Third-party fecal microbiota transplant (FMT) has been attempted in HCT recipients.24,25-26  We suspect the FMT could be responsible for a transient disruption in butyrate production by the gut microbiome long enough to allow for sufficient crypt reformation and for the beneficial effects of butyrate on intact colonic epithelium to predominate over the harms to colonic stem cells. There remains a lack of understanding of the optimal microbiome to transplant into HCT recipients via FMT (autologous or third party), and we are concerned about the assumption that microbiota that are beneficial in health will also be beneficial after HCT. Mixed results from the current FMT trials should not be interpreted as indicating that FMT post HCT is not effective but, rather, that careful attention must be made to both the colonization history and details of the specific gut microbiota being transplanted.

The full-text version of this article contains a data supplement.

Acknowledgments

The authors thank Maliha Berner, Kateryna Karpoff, Caroline McCarthy, and Angeline Wu from the Michigan Medicine Translational Tissue Modeling Laboratory for providing enteroid/colonoid 2-dimensional monolayer and 3-dimensional cultures. The Translational Tissue Modeling Laboratory is a University of Michigan-funded initiative (Center for Gastrointestinal Research, Office of the Dean, Comprehensive Cancer Center, Departments of Pathology, Pharmacology, and Internal Medicine) with support by the Endowment for Basic Sciences.

Funding for this study was provided by private donor funds, National Institutes of Health, National Institute of Allergy and Infectious Diseases AI-134808, and the American Society for Transplantation and Cellular Therapy New Investigator Award (J.L.G.). The National Institues of Health, National Cancer Institute cancer support grant CA15704 to the Fred Hutchinson Cancer Research Center supports the transplant outcome databases.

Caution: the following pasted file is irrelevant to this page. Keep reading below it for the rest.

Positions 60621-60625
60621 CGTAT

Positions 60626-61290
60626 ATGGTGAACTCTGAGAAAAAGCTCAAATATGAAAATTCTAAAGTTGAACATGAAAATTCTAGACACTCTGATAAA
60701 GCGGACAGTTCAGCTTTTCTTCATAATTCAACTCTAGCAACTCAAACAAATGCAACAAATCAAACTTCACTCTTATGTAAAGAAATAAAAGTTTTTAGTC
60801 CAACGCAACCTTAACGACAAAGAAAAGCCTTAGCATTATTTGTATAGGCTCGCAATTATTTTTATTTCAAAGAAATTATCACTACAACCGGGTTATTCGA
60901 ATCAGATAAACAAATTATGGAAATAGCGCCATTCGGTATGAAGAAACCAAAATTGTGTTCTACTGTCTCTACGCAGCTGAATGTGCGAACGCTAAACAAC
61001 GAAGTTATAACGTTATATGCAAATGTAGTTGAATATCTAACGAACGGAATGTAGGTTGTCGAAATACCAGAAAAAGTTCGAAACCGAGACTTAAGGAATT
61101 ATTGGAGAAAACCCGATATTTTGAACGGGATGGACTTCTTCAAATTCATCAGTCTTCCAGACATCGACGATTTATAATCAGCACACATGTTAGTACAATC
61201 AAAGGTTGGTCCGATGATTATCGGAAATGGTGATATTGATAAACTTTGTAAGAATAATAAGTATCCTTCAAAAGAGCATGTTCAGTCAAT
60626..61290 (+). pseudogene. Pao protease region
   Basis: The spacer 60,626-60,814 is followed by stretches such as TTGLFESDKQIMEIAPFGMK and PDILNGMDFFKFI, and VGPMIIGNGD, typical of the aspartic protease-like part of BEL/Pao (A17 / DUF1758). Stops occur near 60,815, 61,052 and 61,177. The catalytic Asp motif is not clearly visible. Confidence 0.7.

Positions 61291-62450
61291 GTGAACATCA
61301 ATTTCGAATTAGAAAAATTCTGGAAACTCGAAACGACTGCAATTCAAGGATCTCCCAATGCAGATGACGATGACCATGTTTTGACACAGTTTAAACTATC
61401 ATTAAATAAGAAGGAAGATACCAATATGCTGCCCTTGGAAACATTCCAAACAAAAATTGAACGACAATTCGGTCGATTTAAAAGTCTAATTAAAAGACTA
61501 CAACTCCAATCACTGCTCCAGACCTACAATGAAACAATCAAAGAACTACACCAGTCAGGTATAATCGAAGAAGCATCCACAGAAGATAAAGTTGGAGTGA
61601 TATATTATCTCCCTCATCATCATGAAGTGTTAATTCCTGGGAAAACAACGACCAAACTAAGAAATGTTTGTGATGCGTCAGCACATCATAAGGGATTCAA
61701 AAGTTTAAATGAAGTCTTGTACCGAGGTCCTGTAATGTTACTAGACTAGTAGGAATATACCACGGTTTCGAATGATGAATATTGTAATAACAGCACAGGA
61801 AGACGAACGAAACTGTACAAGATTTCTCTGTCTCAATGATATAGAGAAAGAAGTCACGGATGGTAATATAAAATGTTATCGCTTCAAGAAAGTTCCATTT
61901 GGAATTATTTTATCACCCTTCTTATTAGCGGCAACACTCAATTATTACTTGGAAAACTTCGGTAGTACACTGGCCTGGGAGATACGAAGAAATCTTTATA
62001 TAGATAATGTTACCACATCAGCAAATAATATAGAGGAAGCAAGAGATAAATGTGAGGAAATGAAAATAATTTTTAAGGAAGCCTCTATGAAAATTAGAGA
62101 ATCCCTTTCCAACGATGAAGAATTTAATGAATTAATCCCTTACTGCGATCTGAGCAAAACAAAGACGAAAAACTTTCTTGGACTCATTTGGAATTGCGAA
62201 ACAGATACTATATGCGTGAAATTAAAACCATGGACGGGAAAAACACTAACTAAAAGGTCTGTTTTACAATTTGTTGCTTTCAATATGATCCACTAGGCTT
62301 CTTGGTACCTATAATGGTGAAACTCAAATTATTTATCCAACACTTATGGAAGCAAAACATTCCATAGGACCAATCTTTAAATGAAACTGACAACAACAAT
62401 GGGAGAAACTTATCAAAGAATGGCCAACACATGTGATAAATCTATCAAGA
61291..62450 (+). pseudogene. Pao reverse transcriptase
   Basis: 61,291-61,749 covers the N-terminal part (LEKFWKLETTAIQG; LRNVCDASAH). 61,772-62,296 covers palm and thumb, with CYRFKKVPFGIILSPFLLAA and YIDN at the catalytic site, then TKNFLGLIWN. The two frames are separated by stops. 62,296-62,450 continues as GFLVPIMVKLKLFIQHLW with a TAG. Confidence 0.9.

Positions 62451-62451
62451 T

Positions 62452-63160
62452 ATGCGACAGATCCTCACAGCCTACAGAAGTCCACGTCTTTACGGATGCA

Authorship

Contribution: J.L.G. conceived the study and performed the in vitro modeling, primary data analysis, figure preparation, chart review, and writing of the manuscript; M.M.D. and T.L.F. prepared the amplicon libraries for sequencing after DNA extraction; T.L. oversees the study’s implementation, which includes identifying and consenting subjects and managing all samples collections throughout a subject’s participation in the study; Z.Z.Q. completed retrospective chart review; M.K.D. and S.S.S. were major contributors to model design, prepared colonoids and monolayers, and prepared and performed the in vitro modeling; M.C.W. conceived the statistical analysis plan; T.M.S. provided guidance on butyrogenesis; M.J.H. assisted with the colonoid model; M.M. contributed to analysis of the GVHD results; J.S. contributed to the design and interpretation of the in vitro model results and edited the manuscript; S.A.P. established the clinical cohort and supervises consent of participants; and D.N.F. contributed to the conception and editing of the manuscript, and gut bacterial community composition data were generated in his laboratory.

Conflict-of-interest disclosure: S.A.P. has received research support from Global Health Technologies, Inc. and participates in clinical trials with Chimerix. The remaining authors declare no competing financial interests.

Correspondence: Jonathan L Golob, University of Michigan, 1510E MSRB I, 1150 West Medical Center Dr, SPC 5666, Ann Arbor, MI 48109-5666; e-mail: jonathan@goloblab.org or golobj@med.umich.edu.

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Supplemental data